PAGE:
“I recognize that some people may feel that they would like to have seen a instantaneous response from police,” Friend said. “But given the fact that there were seven officers to 250 protestors, it wouldn’t have been a safe response for everyone involved.”
Dell Williams Jewelers’ manager Emily Bernard said that she does not place any blame on the police for arriving after her business had sustained damages.
“Whatever the response time was, it’s not like it was Halloween or New Year’s Eve. They had no reason to be prepared for something like this,” Bernard said.
UC Santa Cruz third-year Roy Valdez was eating at Acapulco restaurant on Saturday night when he witnessed a large crowd marching down Pacific Avenue with torches and flares.
“It was a sea of people, and they had flares,” Valdez said. “They kept walking, and there was probably eight or nine people with flares. And, out of nowhere, we saw about 10 or so people with torches. It’s one thing to be marching, but when they have torches … it reminded me of Frankenstein — that’s the image I had. That’s what they did to Frankenstein.”
Jessica Meyer, a UCSC first-year from College Nine, was shopping at CVS at around 11 p.m. on Saturday when the store was evacuated by police.
Meyer is concerned that many Santa Cruz citizens may automatically assume that UCSC students were involved in the riot.
“[Rioters] ruined downtown and for no reason, and it gives UCSC students a bad name and a bad reputation,” Meyer said. “I don’t know exactly who was involved, but the city is associating UCSC students.”
“I feel really bad for the store owners who have had their stores damaged,” Meyer added.
While the police department has not publicly verified individuals or groups that are involved except the two transients arrested (see Police Blotter for more information), it is investigating the group of vandals as a possible anarchist organization.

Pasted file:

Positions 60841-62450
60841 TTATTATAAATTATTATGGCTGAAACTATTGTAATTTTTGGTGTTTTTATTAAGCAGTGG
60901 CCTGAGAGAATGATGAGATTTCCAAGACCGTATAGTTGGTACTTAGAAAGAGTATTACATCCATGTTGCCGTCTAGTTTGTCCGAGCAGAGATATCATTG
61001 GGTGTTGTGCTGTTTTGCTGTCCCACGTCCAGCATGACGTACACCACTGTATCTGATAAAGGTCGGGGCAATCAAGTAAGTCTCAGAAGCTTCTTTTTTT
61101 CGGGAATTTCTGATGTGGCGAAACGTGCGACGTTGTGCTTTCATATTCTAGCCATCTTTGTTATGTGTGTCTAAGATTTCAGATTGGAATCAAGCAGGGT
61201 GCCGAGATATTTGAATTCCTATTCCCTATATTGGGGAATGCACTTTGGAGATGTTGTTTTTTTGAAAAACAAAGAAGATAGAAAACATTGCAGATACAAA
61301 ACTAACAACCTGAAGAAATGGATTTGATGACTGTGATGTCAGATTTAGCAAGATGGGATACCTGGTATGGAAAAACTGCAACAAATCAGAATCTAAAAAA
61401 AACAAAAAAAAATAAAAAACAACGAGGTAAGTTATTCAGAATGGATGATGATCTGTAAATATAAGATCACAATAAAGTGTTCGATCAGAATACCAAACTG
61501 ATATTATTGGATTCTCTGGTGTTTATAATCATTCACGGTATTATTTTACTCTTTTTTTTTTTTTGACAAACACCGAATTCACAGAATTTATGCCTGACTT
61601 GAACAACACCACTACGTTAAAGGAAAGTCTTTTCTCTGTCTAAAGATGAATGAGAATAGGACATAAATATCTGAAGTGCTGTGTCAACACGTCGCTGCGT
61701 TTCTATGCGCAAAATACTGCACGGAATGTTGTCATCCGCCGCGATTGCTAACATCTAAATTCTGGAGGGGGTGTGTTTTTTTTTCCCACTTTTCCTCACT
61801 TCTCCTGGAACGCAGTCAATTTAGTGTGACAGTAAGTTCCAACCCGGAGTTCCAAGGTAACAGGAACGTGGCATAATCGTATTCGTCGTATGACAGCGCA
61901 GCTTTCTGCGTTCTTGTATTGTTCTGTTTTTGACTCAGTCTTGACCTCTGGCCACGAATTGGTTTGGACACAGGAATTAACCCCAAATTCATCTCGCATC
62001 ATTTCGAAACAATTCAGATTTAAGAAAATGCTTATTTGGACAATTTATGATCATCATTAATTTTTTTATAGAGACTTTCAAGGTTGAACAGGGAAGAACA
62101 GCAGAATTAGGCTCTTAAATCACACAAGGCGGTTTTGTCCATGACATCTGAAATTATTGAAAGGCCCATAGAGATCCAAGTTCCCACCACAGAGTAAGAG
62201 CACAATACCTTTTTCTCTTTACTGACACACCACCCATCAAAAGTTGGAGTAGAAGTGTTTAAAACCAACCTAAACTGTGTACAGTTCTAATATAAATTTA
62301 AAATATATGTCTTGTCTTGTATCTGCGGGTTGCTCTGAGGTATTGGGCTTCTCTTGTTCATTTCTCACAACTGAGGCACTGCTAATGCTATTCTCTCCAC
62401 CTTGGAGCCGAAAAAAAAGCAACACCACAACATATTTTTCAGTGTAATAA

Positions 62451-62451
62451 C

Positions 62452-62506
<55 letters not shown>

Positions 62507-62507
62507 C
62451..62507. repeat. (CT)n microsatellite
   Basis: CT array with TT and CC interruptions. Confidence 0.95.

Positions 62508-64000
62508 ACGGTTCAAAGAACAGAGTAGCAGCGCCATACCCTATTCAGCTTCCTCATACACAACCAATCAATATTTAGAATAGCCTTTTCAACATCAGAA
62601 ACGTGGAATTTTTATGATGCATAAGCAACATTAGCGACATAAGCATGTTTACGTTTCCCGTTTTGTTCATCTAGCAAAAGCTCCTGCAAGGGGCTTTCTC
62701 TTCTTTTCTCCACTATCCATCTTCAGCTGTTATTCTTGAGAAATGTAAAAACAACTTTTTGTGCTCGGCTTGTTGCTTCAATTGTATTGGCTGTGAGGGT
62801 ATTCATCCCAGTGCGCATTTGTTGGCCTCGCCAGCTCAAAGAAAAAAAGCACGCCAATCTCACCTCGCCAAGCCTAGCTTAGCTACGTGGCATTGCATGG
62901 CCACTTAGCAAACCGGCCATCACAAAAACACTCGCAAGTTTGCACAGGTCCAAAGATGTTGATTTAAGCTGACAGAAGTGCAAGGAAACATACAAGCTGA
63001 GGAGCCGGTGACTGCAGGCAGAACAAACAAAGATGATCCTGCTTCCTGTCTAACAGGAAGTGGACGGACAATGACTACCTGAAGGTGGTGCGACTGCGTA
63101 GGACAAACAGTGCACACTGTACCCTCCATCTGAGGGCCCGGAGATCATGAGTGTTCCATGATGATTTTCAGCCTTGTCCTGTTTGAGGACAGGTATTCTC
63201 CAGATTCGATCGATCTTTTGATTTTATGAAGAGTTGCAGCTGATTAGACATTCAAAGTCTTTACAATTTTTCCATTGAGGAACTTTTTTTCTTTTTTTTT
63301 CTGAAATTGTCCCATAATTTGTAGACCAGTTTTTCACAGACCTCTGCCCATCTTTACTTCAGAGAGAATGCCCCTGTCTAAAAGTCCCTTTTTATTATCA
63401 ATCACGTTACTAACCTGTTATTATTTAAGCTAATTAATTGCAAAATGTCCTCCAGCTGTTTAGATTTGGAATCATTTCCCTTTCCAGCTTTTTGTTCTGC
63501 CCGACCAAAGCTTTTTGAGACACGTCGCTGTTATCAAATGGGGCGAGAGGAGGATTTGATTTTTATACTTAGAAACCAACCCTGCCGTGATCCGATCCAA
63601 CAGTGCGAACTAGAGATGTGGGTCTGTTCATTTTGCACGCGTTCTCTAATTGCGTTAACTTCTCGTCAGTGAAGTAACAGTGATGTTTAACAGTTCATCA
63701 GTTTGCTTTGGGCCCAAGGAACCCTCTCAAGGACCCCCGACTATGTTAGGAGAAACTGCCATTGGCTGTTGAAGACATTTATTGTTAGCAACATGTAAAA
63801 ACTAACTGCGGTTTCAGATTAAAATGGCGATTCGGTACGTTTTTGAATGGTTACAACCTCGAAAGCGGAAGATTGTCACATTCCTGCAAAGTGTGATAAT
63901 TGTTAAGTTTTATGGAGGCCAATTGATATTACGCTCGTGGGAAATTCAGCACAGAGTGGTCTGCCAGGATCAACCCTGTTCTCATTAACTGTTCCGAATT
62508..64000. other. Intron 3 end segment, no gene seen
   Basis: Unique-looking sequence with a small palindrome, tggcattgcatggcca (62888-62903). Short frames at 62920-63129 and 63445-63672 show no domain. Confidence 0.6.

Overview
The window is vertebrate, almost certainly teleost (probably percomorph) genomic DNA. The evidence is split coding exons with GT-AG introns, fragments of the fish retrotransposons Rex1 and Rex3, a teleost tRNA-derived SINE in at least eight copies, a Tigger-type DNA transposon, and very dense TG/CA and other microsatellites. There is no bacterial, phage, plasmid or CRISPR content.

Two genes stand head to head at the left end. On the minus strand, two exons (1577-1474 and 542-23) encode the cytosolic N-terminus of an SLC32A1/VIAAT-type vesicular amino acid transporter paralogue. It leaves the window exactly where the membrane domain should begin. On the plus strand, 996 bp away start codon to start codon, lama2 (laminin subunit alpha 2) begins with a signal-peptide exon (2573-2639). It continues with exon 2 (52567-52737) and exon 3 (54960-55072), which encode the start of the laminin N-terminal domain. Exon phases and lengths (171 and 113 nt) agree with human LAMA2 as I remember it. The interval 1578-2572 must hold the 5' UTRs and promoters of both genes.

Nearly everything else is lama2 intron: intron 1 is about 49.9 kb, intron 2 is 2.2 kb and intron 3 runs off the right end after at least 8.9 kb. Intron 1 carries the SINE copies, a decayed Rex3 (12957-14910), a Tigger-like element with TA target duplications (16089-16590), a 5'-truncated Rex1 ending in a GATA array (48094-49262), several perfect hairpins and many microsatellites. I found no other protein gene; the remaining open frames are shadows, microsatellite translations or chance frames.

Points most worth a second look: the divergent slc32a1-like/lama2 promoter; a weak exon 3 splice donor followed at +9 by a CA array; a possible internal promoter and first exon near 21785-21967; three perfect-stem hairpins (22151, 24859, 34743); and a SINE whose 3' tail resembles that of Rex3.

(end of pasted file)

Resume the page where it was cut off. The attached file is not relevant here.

Business owners and Santa Cruz community members alike are focusing their blame on SubRosa, an anarchist café, partly because one of the men arrested admitted picking up fliers for the event there.
“We can’t let [an] anarchist café exist now that we know the potential of what they can do and publicize,” Bernard said.
SubRosa denied involvement via an online statement which read: “SubRosa had nothing to do with the event, except that there were fliers for it here, as there were all over town and all over the Internet.”
SCPD spokesperson Friend said that the investigation will continue to progress with the help of the FBI.
“Moving forward, we’re expanding the umbrella with federal authorities to determine who specifically was involved in this,” he said. “We have a number of videos from downtown businesses that we are going to work with the FBI to see if we can identify any of the individuals.”
The morning after the riot, Analicia Cube, a co-founder of Take Back Santa Cruz, spoke about the conversations she had with Santa Cruz residents. Take Back Santa Cruz is an organization that works to protect the well-being of Santa Cruzans.
“People have been calling me crying … calling me screaming and frustrated,” Cube said, her voice choking up over the phone. “[There were] all the human emotions you would expect from human beings. People just want to live a safe, happy life in the town that they love.”
*name has been changed
Additional reporting by Jacob Pierce and Matt Borden